By Alex Jones
INCREDIBLE pictures of an OUT-OF-THIS-WORLD art installation near the mysterious Area 51 site in Nevada have been revealed.
Stunning shots show a rusted bus precariously balanced on its nose in front of a celestial lightshow, a brightly graffitied limo balancing on top of an equally psychedelic lorry, and an upturned pick up truck spray painted with various eye-catching portraits.
The striking photos were captured by American urban explorer and photographer Shaun Astor, 35, who frequently visits the ‘International Car Forest of the Last Church’, an example of un-commissioned land art outside the town of Goldfield, Nevada.
The site is just a few hours north of glittering Las Vegas in the desert wastelands between the infamous Sin City and Reno.
The vast arid area is the supposed home of the notorious Area 51, a military base often linked with extra-terrestrial activity.
But for Shaun, the peculiar site is not the result of any alien technology.
“Quite simply, it’s a bunch of upturned cars buried in the desert,” he said matter-of-factly.
“What attracts me to it is that it was an immense amount of work to create this, though very few people know of its existence.
“It was built for the sake of creating something unusual and unique rather than created to help build someone’s name or image as an artist.
“All I know about the site is what a short google search has revealed.
“It was created by two guys, a local with the land and resources to construct it, and an artist who was amused by the vision and relocated to the town to partner in making it happen.
“There are no plaques and nothing to really offer information about it.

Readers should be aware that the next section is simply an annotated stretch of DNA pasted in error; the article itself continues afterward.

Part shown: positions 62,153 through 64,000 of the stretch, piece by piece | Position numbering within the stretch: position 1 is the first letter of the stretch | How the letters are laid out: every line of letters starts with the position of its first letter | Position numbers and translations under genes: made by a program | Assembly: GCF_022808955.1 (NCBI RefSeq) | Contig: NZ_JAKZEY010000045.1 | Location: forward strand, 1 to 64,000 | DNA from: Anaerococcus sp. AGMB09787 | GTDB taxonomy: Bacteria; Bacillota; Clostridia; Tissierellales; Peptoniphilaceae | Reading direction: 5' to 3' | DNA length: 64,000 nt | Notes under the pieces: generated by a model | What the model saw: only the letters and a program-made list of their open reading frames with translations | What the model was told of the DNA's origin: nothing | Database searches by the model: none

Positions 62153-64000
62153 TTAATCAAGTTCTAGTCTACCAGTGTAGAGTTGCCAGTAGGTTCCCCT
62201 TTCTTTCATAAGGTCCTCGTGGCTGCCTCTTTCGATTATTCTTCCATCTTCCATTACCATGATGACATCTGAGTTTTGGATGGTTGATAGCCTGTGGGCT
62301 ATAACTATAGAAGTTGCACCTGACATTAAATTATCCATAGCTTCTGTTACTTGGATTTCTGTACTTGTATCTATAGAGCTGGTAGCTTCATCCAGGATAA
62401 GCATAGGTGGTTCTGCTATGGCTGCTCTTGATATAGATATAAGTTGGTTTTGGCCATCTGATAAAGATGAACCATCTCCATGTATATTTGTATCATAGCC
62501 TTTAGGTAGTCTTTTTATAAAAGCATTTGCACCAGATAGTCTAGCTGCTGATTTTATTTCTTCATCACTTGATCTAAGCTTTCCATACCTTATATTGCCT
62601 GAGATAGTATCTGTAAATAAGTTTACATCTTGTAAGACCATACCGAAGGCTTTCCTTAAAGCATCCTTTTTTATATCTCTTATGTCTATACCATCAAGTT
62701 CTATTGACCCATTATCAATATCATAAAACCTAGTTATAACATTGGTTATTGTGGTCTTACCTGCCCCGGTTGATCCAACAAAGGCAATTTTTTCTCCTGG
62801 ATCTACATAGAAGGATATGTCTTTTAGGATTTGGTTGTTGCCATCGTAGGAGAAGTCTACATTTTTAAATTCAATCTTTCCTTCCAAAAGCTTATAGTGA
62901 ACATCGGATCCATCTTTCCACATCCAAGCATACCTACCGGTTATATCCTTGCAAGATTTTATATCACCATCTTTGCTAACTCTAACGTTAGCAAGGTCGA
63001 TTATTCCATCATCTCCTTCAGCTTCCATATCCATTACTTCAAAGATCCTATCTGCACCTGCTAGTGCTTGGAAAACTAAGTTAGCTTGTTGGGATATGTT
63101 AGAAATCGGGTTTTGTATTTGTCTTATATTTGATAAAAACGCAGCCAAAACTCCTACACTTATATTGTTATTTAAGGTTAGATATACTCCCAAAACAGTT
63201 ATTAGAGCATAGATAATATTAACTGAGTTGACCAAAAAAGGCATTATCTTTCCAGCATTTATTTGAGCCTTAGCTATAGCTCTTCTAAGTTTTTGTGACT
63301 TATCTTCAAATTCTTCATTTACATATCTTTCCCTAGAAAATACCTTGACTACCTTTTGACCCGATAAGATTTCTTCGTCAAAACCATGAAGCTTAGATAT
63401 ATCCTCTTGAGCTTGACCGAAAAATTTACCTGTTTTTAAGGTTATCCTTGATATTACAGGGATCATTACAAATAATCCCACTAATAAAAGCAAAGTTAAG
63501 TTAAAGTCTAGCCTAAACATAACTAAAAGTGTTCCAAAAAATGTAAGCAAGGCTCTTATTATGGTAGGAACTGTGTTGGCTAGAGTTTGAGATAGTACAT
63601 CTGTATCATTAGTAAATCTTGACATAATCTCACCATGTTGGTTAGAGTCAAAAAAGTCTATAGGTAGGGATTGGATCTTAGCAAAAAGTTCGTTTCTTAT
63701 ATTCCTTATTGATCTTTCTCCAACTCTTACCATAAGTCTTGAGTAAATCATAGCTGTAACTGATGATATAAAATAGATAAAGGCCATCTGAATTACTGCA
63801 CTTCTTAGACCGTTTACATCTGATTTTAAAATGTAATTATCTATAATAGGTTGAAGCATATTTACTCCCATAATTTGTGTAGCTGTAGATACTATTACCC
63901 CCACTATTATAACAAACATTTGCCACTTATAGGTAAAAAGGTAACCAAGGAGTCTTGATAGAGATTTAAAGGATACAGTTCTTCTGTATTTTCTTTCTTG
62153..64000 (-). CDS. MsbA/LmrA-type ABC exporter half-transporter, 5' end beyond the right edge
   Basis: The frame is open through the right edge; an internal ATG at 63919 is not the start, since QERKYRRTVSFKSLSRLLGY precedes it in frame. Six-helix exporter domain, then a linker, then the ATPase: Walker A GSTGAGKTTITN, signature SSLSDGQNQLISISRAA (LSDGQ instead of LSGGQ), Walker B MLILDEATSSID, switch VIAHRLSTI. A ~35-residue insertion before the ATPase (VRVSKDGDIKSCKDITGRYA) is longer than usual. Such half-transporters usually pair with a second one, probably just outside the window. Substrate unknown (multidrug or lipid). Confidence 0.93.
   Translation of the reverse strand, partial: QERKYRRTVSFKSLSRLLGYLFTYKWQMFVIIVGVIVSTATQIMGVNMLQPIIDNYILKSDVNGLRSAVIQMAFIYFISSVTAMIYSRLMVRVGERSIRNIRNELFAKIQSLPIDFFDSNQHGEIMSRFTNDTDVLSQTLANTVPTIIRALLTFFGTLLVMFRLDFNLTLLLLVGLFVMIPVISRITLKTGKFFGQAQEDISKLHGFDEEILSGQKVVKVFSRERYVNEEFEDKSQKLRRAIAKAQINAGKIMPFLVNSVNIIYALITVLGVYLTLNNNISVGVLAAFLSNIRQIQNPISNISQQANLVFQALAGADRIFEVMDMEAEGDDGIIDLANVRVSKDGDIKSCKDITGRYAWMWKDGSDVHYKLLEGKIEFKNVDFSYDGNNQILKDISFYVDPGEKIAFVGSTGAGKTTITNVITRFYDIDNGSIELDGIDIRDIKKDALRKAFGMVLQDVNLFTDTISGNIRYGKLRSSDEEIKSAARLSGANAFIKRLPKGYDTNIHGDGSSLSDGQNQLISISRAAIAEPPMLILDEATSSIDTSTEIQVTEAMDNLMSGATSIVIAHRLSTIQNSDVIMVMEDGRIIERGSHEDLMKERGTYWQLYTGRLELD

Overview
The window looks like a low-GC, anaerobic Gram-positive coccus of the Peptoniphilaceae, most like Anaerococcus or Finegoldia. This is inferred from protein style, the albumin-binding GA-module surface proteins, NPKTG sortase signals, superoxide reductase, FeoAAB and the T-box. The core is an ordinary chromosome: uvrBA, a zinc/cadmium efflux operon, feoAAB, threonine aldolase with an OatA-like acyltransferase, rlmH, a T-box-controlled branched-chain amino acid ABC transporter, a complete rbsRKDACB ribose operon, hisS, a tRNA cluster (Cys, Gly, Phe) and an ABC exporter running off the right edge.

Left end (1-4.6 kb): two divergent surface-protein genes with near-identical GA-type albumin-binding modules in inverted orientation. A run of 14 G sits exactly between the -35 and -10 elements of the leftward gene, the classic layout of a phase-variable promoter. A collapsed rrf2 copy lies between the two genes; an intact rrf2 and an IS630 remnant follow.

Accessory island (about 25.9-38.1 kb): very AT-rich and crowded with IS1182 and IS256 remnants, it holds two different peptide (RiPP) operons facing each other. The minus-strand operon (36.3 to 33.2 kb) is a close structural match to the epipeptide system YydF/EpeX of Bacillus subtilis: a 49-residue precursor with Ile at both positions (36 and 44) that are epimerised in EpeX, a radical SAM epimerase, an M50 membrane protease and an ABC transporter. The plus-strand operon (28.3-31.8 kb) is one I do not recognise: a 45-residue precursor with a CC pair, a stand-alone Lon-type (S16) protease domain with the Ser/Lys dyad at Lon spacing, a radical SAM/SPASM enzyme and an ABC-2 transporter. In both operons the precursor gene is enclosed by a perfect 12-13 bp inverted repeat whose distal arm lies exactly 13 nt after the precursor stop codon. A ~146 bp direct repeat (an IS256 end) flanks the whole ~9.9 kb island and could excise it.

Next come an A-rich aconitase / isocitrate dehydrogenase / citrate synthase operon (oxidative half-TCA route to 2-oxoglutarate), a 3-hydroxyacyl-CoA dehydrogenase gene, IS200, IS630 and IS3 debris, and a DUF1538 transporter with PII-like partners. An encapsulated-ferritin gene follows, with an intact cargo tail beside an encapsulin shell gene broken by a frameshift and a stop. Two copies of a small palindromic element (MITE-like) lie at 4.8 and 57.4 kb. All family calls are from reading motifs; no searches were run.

“The only place to find it are cloudy online accounts and descriptions whose validity isn’t always necessarily accurate.
“There are no signs advertising its whereabouts, despite it lying about 30 seconds off the main road through the town of Goldfield.
“All of which lends a pretty Nevada-esque quality – strange, large beautiful things lying throughout a state that most people breeze through without taking time to find or acknowledge the subtleties that make it beautiful.”
Shaun has always enjoyed pushing the boundaries and photography has helped him in this regard.
“I came into photography through my interest and habit of sneaking into places where I wasn’t supposed to be,” he confessed.
“Whether these were crowded amusement parks that were entered through walking quickly through employee entrances in order to avoid paying admission or abandoned ruins that were historical but generally off limits and sometimes protected by security or long distances from access roads.
“I loved being able to access these places and would take pictures on whatever phone or small camera I had, but over time I wanted to be able to present them in a way that others often didn’t, and eventually I got a camera and equipment that allowed for that.
“I look at photography as a challenge, to take a scene and observe and present it in a way that is different than how it may normally be seen.
“Most people stick to the main roads and the beaten path, but it’s always worth looking into what lies beyond that, and worth driving down dirt roads which you may not know where they ultimately end up, to see the things that others tend to miss.”